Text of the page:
In the past there has been much discussion about the development of ‘no-blame’ cultures but the reality is that they don’t work. A no-blame culture is neither feasible nor desirable. People need some level of accountability and accountability is necessary to ensure compliance with legislation and a safe and healthy working environment.

What we should all be striving for is a ‘just culture’. This is based on fairness, engagement and agreement. A just culture gets staff input into the safety process and agreement on what the rules are regarding health and safety. This results in the culpability line being more clearly drawn. In this process there is clear agreement about what the rules regarding safety are; there is clear agreement in responsibility for conforming to those rules; there is clear agreement in any consequences for failing to conform to those rules.

A just culture is not simply about drawing a line – it gives people clarity about who draws the line, and what the rules are. The point of a just culture is to get clarity and agreement about the safety process.

Building a just culture is necessary to get employees involved in the health and safety management system in a meaningful way. They need to feel it is their system. Trust is important if an organisation wants people to share their difficulties and trust around mistakes is critical. Trust is difficult to build and very easy to break.

Despite all the legislation and safety management systems, HSE figures indicate that incident figures are difficult to reduce. One of the main reasons for this is that many employees remain disengaged from the health and safety process. In order to change this, many organisations are now developing behavioural safety programmes aimed at getting employee involvement and input into the safety management system.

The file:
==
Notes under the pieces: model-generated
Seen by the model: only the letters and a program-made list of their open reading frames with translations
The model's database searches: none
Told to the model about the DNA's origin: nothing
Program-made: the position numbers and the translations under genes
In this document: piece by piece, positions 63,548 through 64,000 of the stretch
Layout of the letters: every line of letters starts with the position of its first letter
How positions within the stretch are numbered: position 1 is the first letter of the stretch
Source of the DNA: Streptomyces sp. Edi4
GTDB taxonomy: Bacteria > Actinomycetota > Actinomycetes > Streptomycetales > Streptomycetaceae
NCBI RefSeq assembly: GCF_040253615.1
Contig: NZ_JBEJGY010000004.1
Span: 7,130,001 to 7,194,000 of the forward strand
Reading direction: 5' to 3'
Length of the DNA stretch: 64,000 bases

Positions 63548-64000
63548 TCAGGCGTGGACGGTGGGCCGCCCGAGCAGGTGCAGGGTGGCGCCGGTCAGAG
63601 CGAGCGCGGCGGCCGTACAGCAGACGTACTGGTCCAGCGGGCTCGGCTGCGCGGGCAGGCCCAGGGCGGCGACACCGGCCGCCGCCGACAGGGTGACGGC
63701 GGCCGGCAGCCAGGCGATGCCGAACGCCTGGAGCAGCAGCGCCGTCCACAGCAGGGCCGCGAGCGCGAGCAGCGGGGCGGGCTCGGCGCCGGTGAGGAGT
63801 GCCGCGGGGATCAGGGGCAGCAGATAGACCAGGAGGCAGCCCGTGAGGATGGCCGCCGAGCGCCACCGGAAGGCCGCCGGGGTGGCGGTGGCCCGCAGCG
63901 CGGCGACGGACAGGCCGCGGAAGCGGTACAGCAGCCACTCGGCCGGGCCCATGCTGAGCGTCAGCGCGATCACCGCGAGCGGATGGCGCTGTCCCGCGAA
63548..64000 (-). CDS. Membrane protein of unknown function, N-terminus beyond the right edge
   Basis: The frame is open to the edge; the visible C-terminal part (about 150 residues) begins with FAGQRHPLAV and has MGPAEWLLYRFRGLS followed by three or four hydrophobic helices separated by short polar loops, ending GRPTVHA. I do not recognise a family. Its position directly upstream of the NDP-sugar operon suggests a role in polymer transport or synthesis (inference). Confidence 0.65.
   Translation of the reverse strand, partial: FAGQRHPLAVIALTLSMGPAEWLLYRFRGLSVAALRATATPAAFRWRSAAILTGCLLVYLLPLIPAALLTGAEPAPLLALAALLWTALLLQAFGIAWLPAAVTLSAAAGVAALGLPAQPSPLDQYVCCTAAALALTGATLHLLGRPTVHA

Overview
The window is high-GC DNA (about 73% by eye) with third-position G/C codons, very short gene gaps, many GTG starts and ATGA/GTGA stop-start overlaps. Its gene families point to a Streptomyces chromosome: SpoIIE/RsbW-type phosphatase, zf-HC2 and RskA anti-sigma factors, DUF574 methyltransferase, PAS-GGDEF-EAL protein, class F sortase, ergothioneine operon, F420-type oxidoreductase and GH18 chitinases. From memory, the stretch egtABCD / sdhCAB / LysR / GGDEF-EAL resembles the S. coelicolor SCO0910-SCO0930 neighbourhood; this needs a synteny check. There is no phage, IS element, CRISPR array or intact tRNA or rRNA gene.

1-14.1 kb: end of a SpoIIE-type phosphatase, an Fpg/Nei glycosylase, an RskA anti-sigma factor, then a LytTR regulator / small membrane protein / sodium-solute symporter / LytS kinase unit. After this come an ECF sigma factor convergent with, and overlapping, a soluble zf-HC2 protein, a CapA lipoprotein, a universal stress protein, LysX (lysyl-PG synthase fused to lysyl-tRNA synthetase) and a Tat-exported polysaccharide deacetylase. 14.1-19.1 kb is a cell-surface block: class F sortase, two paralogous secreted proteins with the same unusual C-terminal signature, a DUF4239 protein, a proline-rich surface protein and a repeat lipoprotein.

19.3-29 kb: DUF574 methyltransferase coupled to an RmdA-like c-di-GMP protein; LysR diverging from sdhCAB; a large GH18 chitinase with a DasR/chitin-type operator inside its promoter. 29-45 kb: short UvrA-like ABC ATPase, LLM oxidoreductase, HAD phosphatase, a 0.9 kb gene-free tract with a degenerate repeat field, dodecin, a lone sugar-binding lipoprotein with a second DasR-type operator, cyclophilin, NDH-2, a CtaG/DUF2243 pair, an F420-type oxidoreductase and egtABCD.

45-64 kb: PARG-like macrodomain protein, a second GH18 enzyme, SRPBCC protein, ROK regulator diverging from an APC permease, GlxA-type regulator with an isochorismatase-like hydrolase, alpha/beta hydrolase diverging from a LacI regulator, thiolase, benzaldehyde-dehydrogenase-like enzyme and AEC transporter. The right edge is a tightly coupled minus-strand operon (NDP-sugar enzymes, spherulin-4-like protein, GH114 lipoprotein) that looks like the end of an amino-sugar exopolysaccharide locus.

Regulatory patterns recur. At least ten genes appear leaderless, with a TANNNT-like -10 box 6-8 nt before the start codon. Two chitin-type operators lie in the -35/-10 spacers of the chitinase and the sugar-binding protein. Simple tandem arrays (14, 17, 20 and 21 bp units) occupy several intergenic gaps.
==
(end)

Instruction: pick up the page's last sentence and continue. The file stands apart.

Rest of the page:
A behavioural development programme consists of a number of steps that will be taken at different speeds by different organisations. It is vital that the process is specific to the organisation and that staff play a major part in running the programme. Because the organisation plays a substantial part in the running of the programme and takes ownership from an early stage this has the added benefit of keeping costs down.

For any behavioural process to work, all studies show it is essential that senior management understand the process and give it their full support. And no behavioural system will work without the full support of the line management team. Once again they need to understand the process.

Many managers and supervisors are concerned that the process will lead to criticism of them and a removal of their authority. They need to be reassured on this and to feel that the process will help them manage health and safety more effectively.
We need to explain the importance of health and safety and the importance of staff taking responsibility for health and safety both for themselves and others. Ultimately there is a desire that employees help identify the risks in the work place and help set the safety rules and consequences for not following those rules. The process should focus on the prioritised risks identified by staff and management during a series of presentations and surveys.

Surveys need to be reviewed and a report identifying any quick win issues that can be addressed must be generated. The report should also include an on-going action plan identifying the actions required in developing the behavioural process and ensuring staff input into the safety management system.

The report and action plan should be fed back to staff to keep them involved in the overall process. Where any ‘quick win’ actions have been identified these should be addressed. The importance of the quick win actions is that they can show staff that management is prepared to listen to them and, where appropriate, action will be taken on issues raised.

Cardinus can help you to develop and support you through a successful behavioural development programme. Contact Cardinus Safety Consultancy for more information.

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